Serial biopsy of pancreatic ductal adenocarcinoma (PDAC), to chart tumour evolution presents a significant challenge. We examined the utility of circulating free DNA (cfDNA) as a minimally invasive approach across a cohort of 55 treatment-naïve patients with PDAC; 31 with metastatic and 24 with locally advanced disease. Somatic mutations in cfDNA were detected using next generation sequencing in 15/24 (62.5%) and 27/31 (87%) of patients with locally advanced and metastatic disease, respectively. Copy number changes were detected in cfDNA of 10 patients of whom 7 exhibited gain of chromosome 12p harbouring KRAS as well as a canonical KRAS codon 12 mutation. In multivariable Cox Regression analysis, we show for the first time that patients with KRAS copy number gain and KRAS mutation have significantly worse outcomes, suggesting that this may be linked to PDAC progression. The simple cfDNA assay we describe will enable determination of the presence of KRAS copy number gain and KRAS mutations in larger studies and clinical trials.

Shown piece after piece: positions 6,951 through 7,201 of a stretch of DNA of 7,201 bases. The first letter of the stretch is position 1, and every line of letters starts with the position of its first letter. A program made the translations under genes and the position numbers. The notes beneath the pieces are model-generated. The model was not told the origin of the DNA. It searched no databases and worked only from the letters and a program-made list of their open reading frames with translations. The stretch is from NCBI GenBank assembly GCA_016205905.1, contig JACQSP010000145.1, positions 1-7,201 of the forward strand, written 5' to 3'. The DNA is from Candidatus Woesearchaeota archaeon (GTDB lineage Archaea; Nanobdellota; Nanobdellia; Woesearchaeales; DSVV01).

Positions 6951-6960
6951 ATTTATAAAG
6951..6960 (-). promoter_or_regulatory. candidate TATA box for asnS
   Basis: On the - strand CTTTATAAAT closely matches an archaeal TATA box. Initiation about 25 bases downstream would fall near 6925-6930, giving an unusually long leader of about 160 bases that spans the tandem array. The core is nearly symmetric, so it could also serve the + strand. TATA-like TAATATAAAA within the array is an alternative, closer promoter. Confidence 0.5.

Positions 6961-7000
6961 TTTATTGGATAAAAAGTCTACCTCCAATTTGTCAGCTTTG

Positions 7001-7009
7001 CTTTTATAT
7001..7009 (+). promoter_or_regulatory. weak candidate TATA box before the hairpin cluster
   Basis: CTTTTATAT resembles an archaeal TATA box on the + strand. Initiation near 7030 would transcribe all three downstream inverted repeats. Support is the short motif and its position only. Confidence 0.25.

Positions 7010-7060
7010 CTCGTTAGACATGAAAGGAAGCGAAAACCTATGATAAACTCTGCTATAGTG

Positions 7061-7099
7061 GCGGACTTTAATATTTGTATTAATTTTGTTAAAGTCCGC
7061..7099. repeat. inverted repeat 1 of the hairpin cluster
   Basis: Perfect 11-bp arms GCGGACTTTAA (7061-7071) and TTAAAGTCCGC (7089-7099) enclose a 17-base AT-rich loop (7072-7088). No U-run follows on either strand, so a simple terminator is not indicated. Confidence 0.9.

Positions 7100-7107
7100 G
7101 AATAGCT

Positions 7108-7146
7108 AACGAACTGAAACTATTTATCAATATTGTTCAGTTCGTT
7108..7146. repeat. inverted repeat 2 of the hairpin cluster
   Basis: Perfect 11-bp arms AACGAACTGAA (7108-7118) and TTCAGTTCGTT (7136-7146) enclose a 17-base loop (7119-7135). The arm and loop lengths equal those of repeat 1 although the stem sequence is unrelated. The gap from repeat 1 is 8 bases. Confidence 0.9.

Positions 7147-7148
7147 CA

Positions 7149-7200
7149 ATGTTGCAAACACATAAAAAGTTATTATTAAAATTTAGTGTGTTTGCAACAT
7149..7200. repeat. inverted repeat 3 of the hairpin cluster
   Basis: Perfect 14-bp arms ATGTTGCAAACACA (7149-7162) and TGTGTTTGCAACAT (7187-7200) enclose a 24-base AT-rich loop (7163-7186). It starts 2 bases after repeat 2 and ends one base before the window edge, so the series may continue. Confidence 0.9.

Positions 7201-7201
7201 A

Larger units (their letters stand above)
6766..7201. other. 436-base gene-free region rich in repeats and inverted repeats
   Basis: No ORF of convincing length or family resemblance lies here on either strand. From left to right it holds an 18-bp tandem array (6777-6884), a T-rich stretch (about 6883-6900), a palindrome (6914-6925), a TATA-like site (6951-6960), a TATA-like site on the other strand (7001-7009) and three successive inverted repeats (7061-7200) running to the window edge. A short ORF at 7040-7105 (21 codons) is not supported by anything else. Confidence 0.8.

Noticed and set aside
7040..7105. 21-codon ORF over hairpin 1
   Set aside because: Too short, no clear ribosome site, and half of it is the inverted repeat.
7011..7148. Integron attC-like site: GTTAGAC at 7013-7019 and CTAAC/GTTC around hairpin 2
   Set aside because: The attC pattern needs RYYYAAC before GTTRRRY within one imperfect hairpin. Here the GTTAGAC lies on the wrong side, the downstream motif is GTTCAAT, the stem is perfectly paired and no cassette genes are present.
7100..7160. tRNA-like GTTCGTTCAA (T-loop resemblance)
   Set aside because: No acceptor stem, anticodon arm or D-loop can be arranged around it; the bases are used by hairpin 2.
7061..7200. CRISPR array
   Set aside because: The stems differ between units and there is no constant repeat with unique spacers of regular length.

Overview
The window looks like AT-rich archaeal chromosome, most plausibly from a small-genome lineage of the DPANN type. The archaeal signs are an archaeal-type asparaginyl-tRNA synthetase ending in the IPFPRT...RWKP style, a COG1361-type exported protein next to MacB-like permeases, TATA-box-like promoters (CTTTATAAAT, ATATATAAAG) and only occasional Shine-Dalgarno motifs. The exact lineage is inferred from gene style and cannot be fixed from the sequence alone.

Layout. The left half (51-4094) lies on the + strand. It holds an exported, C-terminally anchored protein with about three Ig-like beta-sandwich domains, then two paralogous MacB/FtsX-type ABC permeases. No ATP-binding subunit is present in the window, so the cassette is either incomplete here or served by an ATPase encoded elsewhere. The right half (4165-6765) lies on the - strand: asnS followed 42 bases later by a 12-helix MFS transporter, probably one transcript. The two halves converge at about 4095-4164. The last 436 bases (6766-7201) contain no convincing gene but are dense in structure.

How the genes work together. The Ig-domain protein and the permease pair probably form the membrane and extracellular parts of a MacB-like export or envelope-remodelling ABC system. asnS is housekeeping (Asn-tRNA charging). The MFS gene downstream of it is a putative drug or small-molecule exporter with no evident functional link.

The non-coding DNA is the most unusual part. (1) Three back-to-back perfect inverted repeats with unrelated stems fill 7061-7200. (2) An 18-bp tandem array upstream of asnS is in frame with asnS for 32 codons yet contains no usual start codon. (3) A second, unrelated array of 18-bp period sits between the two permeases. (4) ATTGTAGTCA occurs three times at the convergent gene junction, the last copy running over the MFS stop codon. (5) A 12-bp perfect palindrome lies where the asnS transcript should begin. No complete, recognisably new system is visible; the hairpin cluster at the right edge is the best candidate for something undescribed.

Pancreatic ductal adenocarcinoma (PDAC) is an aggressive disease with <7% 5-year survival1 and increasing worldwide incidence2. Poor patient outcomes are attributed to several factors, including late diagnosis, chemotherapy resistance and the absence of druggable targets to improve patient outcomes3. Obtaining tumour biopsies is challenging and carbohydrate antigen 19-9 (CA 19-9), the only approved circulating biomarker for routine clinical management of PDAC (National Comprehensive Cancer Network [NCCN] guidelines) is limited by sub-optimal sensitivity and specificity. More recently, circulating cell free DNA (cfDNA) has been proposed as a minimally invasive alternative to traditional blood-based protein biomarkers and invasive tissue biomarkers for many solid cancer types, including PDAC4,5. A previous study detected KRAS mutations in cfDNA of 58.9% of patients with PDAC with distant metastasis and 18.2% of patients with locally advanced disease6. In this pilot study, we evaluated targeted KRAS sequencing and broad next-generation sequencing (NGS) analysis of 641 cancer-associated genes in the cfDNA of 55 patients with PDAC to evaluate the potential clinical utility of cfDNA in PDAC (Fig. 1A).